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It's hard to believe that the McGill website has only existed for just over a decade. Imagine: There were no online staff directories, no web-based application forms, no instantly available syllabuses or library catalogues you could consult from your dorm at 3:30 a.m., and no downloadable MP3's or videos of the classes you missed.
Things have changed a lot. The McGill website (which for our purposes includes the sites of affiliated institutions like the McGill University Health Centre) is now so vast that no one can know all of it. It hides vast labyrinths of lost corridors, forgotten pathways and secret treasures. Are you bold enough to put on your virtual pith helmet and explore it with us?
This is a fabulous (and slightly surreal) look at Soviet children's literature published in the 1920's and 30's, the web version of a real-world exhibition hosted by McGill's Rare Books and Special Collections Division way back in 1998. There are gorgeous colour reproductions of book covers and interiors, plus an introduction, a historical overview and a great navigation bar which divides the site into themes, including: "In the animal world," "Pioneers," "Agit-Prop" and "Soviet North." Like similar items from Nazi Germany that surface from time to time, what's really jarring about children's literature from totalitarian cultures is the casual, offhand way fuzzy bunnies and evil propaganda are counterpointed on the same page. That said, most of these books are truly beautiful to look at, ideology or no ideology, and they provide a fascinating window on a lost time and place.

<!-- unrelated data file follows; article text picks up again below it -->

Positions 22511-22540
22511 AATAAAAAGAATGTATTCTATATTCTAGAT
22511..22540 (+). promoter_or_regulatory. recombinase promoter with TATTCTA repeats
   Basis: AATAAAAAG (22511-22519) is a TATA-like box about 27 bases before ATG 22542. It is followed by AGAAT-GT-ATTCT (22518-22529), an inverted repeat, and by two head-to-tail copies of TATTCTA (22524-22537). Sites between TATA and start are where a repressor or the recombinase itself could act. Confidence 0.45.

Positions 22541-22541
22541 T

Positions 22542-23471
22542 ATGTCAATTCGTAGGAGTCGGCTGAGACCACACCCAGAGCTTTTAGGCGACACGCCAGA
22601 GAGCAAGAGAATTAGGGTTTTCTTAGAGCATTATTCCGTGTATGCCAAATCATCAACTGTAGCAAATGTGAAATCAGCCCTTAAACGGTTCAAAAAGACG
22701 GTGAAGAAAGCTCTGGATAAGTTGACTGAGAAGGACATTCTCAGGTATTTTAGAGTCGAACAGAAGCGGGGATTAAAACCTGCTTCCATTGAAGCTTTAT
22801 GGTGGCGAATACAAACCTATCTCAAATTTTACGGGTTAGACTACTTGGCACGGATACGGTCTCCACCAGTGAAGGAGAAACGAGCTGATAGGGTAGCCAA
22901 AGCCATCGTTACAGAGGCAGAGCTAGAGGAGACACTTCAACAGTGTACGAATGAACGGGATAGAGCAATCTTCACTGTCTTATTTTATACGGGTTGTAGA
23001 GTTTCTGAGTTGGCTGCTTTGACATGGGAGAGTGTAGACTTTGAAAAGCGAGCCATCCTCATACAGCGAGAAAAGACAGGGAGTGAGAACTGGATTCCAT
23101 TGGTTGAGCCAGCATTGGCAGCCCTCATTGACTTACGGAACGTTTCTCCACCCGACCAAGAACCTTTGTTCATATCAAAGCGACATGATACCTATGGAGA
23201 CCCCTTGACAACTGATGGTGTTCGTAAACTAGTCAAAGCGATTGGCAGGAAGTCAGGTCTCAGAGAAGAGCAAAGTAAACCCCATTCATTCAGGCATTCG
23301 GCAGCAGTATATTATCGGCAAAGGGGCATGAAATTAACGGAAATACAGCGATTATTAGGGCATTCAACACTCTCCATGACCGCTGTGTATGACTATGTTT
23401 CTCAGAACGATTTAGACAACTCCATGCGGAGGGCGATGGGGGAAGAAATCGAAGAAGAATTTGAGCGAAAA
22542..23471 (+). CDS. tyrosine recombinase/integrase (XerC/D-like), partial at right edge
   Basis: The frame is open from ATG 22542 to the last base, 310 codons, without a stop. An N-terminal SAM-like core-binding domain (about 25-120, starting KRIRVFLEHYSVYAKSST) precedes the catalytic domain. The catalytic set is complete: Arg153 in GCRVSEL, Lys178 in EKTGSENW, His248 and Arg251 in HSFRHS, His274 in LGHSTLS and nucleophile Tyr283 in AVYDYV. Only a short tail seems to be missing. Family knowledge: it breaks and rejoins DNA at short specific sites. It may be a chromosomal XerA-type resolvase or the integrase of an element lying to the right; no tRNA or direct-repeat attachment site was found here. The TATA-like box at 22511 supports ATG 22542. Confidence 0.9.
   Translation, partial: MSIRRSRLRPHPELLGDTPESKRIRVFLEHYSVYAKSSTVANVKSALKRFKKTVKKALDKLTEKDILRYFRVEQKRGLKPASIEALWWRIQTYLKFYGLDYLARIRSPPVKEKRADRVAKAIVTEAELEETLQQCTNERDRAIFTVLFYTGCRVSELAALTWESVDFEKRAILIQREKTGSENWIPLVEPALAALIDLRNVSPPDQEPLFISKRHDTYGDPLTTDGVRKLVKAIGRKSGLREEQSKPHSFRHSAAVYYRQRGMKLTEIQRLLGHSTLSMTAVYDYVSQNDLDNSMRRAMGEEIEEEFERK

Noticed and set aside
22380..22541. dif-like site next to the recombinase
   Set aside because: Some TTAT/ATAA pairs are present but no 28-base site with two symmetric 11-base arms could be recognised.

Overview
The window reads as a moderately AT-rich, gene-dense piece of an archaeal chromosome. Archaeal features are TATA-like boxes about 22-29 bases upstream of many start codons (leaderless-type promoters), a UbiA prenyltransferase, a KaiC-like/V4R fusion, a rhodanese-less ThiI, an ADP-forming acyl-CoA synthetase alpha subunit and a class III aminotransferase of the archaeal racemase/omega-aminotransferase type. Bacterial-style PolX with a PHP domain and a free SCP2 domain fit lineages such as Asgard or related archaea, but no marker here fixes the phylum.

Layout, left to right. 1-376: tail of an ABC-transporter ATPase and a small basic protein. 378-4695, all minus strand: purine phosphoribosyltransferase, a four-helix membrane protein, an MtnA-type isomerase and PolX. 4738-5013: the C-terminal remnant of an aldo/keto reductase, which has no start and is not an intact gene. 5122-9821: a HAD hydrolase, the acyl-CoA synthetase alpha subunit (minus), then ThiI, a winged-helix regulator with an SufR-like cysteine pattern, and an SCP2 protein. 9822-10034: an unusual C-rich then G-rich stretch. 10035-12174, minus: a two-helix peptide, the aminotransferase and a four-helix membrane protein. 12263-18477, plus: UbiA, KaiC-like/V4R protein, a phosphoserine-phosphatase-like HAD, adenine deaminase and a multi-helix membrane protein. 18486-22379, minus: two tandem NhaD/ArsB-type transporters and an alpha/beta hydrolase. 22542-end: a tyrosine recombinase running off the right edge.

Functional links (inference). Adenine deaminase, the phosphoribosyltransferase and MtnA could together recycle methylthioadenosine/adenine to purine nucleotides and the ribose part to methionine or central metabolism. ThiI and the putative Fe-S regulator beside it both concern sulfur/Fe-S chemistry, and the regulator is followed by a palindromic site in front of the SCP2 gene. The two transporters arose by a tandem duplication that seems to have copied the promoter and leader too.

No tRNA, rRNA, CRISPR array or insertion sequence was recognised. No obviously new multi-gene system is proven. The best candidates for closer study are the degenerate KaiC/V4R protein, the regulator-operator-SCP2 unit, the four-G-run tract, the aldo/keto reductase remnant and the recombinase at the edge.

The McCord Museum's website is a technological marvel and an artistic tour-de-force. In the future, we'll look at individual exhibitions and virtual tours within the site, but this time we're taking the global view. There are dozens of web-based collections and exhibitions to explore, including Painting, Prints and Drawings with over 27,000 online items; the Notman Photographic Archive with more than 76,000 searchable online photos; and the Textual Archive with over 500 manuscripts, greeting cards, letters and other historical Canadian documents from the 18th Century to the present. The site is well-designed, easy to navigate and chock full of cool extras you wouldn't normally expect on a museum site, such as a permanent personal folder where you can squirrel away items that interest you and an e-card service that allows you to turn almost any piece in the McCord collection into an online greeting card.
Do you have a favourite McGill website mystery place? Please send it to email@example.com.